Glued wood panel
A glued wood panel is composed of pieces of wood (bars) glued at their edges and sides. Multilayer panels consist of two outer layers, placed with their fibres in parallel directions and at least one inner layer with a fibre direction at an angle of 90° to the outer layers. These panels are usually used for façades (doors) in cabinet furniture, worktops or the interior facilities of buildings (doors, doorframes and staircases). Panels produced from natural wood have none of the deficiencies typical of wood (knots, gaps, crooked fibre layers, etc.) as these are already cut off when producing the bars.
Panels of natural wood can be single-layered or multi-layered. They are used in dry or humid indoor environments and outdoors, for general purposes and for construction purposes, and can be produced from solid lengthwise or non-solid pieces. The panels can also be unpolished, polished, containing relief surfaces, or decorated (coated, painted, polished, varnished, or impregnated with oils).
Regardless of their thickness, glued timber panels of all types have a symmetrical construction. Also, all pieces of the outer layers (on the face and back sides) have to be made of the same type of wood. No gaps can appear in the formations of the inner layers (both glued and non-glued). The end pieces of single-layer panels, which are made of wooden pieces sawn to length, can be connected with finger joints, closed or otherwise connected at their ends.
Glued laminated timber
Glued laminated timber or glulam is a construction product. It is composed of planed boards glued together in a longitudinal fibre direction. Glulam from sawn wooden boards is usually purposed for the manufacturing of jambs (doorposts) and the frames of windows and doors. Boards can be solid or glued from other pieces joined with finger joints. One layer can consist of one board with a width equal to the width of the timber, or of a few boards.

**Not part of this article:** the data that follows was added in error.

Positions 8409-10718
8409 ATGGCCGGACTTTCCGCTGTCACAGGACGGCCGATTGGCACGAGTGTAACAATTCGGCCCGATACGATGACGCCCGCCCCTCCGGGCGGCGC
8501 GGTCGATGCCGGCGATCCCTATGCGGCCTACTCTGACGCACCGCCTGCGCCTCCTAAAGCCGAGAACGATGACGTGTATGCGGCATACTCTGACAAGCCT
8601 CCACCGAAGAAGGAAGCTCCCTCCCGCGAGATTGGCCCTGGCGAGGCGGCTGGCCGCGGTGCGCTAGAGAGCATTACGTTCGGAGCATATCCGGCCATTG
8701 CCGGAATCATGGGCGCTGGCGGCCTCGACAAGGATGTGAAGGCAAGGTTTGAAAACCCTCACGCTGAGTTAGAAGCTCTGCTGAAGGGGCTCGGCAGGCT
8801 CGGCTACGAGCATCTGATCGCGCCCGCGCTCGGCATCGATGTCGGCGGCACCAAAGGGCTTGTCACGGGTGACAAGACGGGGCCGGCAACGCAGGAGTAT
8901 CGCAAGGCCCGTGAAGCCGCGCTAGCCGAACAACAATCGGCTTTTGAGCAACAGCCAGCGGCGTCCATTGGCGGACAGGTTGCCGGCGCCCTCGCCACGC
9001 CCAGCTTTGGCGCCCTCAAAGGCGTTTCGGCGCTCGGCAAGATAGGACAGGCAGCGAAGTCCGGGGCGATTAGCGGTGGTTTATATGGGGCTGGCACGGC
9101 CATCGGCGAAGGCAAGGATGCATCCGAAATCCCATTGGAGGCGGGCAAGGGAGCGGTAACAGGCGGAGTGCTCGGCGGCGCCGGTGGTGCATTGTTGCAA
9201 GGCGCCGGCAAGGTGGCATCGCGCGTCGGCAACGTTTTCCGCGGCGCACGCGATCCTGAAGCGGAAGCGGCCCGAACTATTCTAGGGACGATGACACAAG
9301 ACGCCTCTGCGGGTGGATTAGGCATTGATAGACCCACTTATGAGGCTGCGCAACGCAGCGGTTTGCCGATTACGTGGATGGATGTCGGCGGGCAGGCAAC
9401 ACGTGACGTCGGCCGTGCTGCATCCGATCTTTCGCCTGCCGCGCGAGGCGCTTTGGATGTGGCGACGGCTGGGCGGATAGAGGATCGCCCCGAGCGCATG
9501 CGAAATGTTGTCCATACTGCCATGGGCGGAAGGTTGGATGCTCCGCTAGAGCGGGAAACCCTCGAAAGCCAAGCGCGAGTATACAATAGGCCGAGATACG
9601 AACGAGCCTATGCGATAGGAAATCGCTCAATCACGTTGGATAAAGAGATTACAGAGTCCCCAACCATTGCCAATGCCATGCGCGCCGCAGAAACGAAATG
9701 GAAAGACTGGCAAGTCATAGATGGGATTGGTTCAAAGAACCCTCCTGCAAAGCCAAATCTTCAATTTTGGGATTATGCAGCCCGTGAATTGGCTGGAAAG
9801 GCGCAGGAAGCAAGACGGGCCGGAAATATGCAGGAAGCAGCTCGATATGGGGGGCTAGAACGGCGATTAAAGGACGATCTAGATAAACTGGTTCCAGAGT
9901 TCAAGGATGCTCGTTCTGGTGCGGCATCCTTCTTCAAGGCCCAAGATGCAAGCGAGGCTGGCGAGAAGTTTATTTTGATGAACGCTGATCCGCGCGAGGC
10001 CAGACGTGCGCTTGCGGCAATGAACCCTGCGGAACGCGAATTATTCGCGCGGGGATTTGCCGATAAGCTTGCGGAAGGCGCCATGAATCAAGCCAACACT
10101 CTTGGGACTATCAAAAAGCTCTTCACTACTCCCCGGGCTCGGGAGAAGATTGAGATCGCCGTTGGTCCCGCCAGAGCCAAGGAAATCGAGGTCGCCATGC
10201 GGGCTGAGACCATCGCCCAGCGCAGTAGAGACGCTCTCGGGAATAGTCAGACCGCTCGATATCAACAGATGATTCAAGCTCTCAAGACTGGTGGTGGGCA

Plywood is sheet structural material composed of an uneven number of veneer layers (most often 3 layers). Its upper (outer) layer, which has a higher quality, is called the face of the plywood, and its bottom layer, with a worse quality – its back side. The inner layers are produced from sliced veneer. If the upper layer is a planed veneer, the plywood is called decorative. In Western Europe, panels glued from many layers of planed beech veneer, in one direction or crosswise, are very popular. They are often called plywood panels. Depending on the type of glue, they are suitable for use in dry or humid premises, or outdoors. According to the surface finishing, they can be non-polished, polished or covered with a film of various materials.
Veneer panels of all types can be used for manufacturing furniture, and can also serve as a universal construction material. According to their thickness and the type of gluing, plywood panels can be designed for construction, decoration or insulation.